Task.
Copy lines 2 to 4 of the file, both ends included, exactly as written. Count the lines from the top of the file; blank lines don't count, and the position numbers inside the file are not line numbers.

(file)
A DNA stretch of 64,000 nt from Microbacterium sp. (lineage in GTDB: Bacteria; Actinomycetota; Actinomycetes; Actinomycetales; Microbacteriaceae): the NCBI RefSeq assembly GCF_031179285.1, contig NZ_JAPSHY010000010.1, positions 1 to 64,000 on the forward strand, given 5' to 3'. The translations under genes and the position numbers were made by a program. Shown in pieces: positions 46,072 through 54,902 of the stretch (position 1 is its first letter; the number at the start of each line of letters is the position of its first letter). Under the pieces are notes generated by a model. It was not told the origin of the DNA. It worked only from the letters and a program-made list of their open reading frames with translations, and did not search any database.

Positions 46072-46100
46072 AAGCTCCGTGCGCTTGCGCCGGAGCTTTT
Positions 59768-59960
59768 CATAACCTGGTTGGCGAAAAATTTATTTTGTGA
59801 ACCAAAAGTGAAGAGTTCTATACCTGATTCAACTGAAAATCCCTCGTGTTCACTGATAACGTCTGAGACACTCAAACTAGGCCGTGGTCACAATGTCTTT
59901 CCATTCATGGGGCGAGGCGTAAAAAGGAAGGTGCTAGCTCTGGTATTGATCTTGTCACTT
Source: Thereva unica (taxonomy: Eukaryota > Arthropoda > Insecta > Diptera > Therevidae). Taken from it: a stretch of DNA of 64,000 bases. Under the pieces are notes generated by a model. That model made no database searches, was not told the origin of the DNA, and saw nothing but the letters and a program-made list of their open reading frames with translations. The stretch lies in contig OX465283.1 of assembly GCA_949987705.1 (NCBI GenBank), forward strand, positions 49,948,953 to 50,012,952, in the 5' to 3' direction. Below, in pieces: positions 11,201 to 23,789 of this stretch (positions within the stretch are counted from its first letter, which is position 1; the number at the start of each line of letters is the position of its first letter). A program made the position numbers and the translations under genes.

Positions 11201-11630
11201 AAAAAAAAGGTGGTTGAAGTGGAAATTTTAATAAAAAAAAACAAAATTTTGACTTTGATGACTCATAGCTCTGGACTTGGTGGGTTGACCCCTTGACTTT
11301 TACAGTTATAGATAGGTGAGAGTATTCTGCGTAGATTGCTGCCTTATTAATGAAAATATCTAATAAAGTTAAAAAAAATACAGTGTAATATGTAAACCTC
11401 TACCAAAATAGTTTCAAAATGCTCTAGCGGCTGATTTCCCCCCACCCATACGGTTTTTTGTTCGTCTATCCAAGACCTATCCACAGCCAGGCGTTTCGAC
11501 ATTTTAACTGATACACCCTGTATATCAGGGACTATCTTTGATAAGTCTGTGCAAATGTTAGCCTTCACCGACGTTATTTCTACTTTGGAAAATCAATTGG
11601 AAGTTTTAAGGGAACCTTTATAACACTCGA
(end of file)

Positions 46072-46100
46072 AAGCTCCGTGCGCTTGCGCCGGAGCTTTT
Positions 59768-59960